I’ve been organizing Product Management School for nextNY and I realized something today… A lot of new entrepreneurs and startup people think product management is something akin to cooking. Some people have a knack for it—and “real” cooks don’t follow recipes. They wing it, making adjustments as they go along to taste. If something is bland, they can spice it up midway.
Unfortunately, that doesn’t really work for a startup where real resources are being committed and time (and money) is running out. That makes it a lot more like baking, because you can’t really adjust a cake or cookies midway through. Once that crust begins to harden, there’s no mixing anything into them without throwing out the whole batch.
Baking is a craft. It’s a carefully followed system—a practice repeated regularly to try and achieve perfection. It’s fine to be a creative person when you’re coming up with a recipe, but when you’re executing on one, it’s about exact attention to detail. Take things out too early, and something will collapse or the eggs won’t blend or the sugar won’t melt, etc. It’s about the science of measurement and iteration versus the art of feature adding. You don’t add features like Bob Ross’s happy little trees—you measure them out in teaspoons like vanilla extract. Too much of it and your website will taste terrible or collapse under its own weight.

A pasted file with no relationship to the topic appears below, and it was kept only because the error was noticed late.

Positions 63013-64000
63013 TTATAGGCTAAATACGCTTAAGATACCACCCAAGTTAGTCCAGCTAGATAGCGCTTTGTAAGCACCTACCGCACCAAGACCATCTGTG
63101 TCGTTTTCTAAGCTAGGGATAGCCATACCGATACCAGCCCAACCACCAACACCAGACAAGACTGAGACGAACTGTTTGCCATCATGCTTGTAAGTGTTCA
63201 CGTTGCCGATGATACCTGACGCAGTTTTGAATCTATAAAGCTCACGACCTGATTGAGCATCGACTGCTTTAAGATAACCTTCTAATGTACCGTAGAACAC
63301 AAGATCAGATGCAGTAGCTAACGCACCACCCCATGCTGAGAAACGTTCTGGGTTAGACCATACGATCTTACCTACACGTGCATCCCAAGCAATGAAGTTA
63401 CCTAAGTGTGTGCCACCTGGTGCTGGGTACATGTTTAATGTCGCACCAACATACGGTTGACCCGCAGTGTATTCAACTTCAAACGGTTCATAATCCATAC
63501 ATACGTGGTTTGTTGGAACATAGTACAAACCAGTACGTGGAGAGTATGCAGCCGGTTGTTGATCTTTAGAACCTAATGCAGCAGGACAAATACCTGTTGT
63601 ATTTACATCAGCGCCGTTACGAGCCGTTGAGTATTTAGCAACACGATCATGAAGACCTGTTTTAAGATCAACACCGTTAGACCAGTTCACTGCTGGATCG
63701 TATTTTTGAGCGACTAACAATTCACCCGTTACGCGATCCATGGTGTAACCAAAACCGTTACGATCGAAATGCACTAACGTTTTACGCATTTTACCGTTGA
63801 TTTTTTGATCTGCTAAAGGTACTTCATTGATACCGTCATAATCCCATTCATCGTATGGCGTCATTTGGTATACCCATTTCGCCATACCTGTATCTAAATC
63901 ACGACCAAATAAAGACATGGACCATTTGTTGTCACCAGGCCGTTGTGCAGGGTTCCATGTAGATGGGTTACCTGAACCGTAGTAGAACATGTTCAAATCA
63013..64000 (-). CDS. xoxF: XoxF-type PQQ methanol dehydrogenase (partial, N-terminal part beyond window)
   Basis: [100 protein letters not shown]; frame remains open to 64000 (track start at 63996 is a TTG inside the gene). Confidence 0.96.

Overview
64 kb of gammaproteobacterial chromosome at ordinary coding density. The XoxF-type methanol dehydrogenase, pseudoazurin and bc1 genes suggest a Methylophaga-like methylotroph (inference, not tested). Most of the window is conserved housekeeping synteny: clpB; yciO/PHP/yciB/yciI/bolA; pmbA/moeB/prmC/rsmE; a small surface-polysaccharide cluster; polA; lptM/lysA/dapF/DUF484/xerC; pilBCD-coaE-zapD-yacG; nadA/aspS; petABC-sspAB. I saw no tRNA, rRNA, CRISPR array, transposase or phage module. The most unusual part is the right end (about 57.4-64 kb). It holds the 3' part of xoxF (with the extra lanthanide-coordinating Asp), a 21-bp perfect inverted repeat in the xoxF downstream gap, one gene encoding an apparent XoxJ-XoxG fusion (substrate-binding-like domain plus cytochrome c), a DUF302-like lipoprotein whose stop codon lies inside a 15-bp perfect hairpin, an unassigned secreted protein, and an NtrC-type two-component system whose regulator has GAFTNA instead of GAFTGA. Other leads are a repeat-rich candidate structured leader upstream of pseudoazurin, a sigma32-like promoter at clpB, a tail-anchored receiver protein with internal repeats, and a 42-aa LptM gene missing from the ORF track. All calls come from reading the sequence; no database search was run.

It’s an important distinction. Anyone can just throw veggies in a pan, and some chicken, and say they’re cooking. Not everyone can just start out baking—and actually create something successfully. Baking, like product management, takes practice and it’s a real discipline that deserves respect. The more you practice both, and make sure you use the right tools—the better you’ll become. Measurement tools, in particular, are not to be ignored.